Participants of this one day workshop will be introduced to the research and key skills of Mindful Self-Compassion (MSC) training, an empirically-supported program designed to cultivate self-compassion using meditation, daily life practices, lecture, group exercises and discussion.
Participants will be provided with essential tools for treating yourself in a kind, compassionate way whenever you suffer, fail, or feel inadequate. Participants will also learn simple tools you can use with patients/client to help build emotional resilience.
Rapidly expanding research demonstrates that self-compassion is strongly associated with emotional wellbeing, less anxiety, depression and stress, maintenance of healthy habits such as diet and exercise, and satisfying personal relationships. And it’s easier than you think.
The three key components of self-compassion are self-kindness, a sense of common humanity, and balanced, mindful awareness. Kindness opens our hearts to suffering, so we can give ourselves what we need. Common humanity opens us to our essential interrelatedness, so that we know we aren’t alone. Mindfulness opens us to the present moment, so we can accept our experience with greater ease. Together they comprise a state of warm-hearted, connected presence.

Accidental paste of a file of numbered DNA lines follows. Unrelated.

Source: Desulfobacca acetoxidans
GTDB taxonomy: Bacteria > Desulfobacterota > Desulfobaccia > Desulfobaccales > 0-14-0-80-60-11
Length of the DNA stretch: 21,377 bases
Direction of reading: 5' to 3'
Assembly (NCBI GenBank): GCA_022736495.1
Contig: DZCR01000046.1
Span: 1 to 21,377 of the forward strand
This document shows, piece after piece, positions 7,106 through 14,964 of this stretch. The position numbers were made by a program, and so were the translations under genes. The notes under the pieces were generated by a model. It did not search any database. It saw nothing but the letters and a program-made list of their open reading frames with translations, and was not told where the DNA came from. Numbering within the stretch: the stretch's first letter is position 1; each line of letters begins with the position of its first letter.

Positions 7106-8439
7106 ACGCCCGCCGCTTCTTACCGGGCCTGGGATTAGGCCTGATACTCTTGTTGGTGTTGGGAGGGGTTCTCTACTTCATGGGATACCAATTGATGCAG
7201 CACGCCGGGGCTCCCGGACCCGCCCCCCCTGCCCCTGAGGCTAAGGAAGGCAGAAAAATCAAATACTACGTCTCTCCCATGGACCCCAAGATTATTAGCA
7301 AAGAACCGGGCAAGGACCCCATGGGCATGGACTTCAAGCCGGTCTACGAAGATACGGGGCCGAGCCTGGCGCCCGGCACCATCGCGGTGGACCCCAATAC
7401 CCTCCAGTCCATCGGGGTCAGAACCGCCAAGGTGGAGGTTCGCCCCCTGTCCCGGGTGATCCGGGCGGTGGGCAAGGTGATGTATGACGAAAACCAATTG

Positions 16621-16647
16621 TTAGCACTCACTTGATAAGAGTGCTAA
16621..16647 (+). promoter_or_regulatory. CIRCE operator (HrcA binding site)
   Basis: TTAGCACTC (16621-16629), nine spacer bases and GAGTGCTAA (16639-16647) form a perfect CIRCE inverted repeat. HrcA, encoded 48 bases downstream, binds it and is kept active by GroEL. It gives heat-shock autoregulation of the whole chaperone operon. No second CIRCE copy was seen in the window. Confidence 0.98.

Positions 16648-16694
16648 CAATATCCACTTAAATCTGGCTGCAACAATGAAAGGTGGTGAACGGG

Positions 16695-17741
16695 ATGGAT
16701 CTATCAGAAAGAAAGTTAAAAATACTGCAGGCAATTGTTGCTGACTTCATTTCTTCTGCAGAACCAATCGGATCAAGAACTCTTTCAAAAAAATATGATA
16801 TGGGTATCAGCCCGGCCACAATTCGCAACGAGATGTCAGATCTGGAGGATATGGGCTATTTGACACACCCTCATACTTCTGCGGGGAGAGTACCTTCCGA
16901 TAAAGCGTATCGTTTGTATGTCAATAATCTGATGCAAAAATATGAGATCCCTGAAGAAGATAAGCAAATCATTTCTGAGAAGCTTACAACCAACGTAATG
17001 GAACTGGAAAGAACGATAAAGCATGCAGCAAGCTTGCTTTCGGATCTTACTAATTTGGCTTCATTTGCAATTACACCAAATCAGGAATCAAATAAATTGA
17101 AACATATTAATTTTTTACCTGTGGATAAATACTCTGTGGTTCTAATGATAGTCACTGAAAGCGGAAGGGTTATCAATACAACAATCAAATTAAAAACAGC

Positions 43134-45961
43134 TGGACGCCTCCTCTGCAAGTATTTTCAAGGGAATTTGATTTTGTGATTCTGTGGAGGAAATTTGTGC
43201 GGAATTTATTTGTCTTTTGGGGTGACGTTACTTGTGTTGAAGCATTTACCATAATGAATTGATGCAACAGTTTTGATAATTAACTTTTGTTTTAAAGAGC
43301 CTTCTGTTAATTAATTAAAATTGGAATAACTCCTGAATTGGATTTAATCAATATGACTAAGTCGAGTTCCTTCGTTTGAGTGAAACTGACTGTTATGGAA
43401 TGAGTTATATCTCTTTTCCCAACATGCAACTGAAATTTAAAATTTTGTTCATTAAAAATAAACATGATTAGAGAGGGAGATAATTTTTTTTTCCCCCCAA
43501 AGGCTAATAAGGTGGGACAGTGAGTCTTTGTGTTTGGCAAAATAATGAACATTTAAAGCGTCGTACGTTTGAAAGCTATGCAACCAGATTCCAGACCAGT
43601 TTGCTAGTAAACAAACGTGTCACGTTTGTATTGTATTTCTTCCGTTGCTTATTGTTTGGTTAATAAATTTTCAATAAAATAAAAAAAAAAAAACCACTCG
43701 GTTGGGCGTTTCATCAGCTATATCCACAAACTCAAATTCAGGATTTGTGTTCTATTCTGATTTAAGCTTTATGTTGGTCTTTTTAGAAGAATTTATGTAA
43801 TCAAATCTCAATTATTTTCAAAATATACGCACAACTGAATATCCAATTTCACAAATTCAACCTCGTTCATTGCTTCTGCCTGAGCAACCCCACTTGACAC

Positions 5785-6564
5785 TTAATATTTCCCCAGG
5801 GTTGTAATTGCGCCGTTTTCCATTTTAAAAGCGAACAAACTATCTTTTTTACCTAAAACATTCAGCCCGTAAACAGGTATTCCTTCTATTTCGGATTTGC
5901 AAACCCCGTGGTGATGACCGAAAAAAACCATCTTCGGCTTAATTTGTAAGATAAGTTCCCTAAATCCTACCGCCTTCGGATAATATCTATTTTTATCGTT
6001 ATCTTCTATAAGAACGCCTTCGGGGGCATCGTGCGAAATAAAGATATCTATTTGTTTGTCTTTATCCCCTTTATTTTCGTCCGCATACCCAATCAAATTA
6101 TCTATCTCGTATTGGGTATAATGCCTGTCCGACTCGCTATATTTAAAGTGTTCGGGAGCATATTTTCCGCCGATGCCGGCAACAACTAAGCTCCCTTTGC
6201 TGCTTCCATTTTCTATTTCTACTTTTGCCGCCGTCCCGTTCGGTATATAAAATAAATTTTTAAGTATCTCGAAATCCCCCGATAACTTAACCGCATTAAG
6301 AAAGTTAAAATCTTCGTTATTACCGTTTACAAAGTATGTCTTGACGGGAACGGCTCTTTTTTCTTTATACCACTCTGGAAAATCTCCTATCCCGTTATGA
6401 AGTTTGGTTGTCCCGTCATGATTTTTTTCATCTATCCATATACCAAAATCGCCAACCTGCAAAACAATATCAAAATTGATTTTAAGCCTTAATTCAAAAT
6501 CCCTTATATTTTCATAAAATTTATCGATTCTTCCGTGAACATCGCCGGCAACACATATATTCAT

Self-compassion can be learned by anyone, even those who didn’t receive enough affection in childhood or who feel uncomfortable when they are good to themselves. It’s a courageous attitude that stands up to harm, including the harm that we unwittingly inflict on ourselves through self-criticism, self-isolation, or self-absorption. Self-compassion provides emotional strength and resilience, allowing us to admit our shortcomings, motivate ourselves with kindness, forgive ourselves when needed, relate wholeheartedly to others, and be more authentically ourselves.
Trained Teachers of Mindful Self-Compassion
Victoria Pawlowski M.Ed., R.C.C.
Kristy Williams, M.D.